Using XSLT and SVG together: a survey of case studies

Max Froumentin (W3C), Vincent Hardy (Sun Microsystems, Apache Foundation)

SVG has been designed for interoperability with other W3C specifications, such as XLink and CSS. In particular The XSL Transformations (XSLT) Recommendation is a valuable tool for generating SVG graphics. This paper discusses techniques that can be used to combine SVG and XSLT and illustrates them through various examples.

The first part provides an overview of the XSLT language. Originally designed for the Extensible Stylesheet Language (XSL), XSLT is now widely used as general transformation language, which can transform any document of a given XML type into another of a different type. In particular, XML-to-HTML transformations are now increasingly popular with the inclusion of XSLT processors in major Web browsers. SVG can also be generated via an XSLT transformation, providing a way to generate graphical representations of a wide range of XML data.

The second part describes popular techniques for generating SVG using an XSLT transform from XML data, producing a visual presentation of it. Examples of applications include reporting statistics from structured data via graphical charts, rendering mathematical equations from MathML content or displaying molecule diagrams from Chemical Markup Language documents. Various strategies exist for defining and applying transforms that generate SVG, which are shown here. The advantages of each approach are also explained, showing all the benefit of combining XSLT and SVG, such as the separation of concerns or the definition of constraints in a graphic.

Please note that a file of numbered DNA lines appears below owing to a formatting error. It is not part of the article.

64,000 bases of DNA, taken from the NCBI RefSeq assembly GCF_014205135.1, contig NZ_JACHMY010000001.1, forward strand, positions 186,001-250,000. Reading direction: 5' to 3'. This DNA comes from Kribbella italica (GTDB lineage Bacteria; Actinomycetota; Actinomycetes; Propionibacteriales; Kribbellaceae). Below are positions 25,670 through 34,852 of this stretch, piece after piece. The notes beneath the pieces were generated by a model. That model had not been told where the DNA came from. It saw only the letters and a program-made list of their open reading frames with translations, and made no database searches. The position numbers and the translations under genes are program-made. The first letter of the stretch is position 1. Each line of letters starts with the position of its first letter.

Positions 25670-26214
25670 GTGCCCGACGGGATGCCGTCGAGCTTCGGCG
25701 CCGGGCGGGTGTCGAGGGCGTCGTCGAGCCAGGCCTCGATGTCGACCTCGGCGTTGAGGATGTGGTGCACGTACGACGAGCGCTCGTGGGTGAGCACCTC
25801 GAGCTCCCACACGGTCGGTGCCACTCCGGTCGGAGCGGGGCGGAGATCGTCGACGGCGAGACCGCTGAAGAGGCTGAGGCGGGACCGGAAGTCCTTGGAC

The third section provides concrete test-cases where XSLT and SVG are associated, showing how XSLT can perform complex operations in a simple and concise way, and proving that it provides a valid alternative to using standard programming languages and the DOM. The first example explains how to write a transform to generate an animated board from a chess game expressed in XML format (using ChessGML). The second shows how to generate animated statistical graphs from code metrics. Finally, the last example illustrates a method for generating an animated and interactive slide presentation from a simple XML syntax.

The last section provides a general discussion about the issues surrounding the use of both languages: advantages and drawbacks of using XSLT (compared to other techniques such as programming with the SVG DOM), and general design issues: SMIL animation vs. ECMAScript in SVG, or streaming and re-processing data with XSLT. The article is concluded with an outlook at the evolution of the techniques presented as versions 2.0 of XSLT and SVG are being developed.

Max Froumentin (mf@w3.org), Vincent Hardy (vincent.hardy@sun.com)
W3C/INRIA
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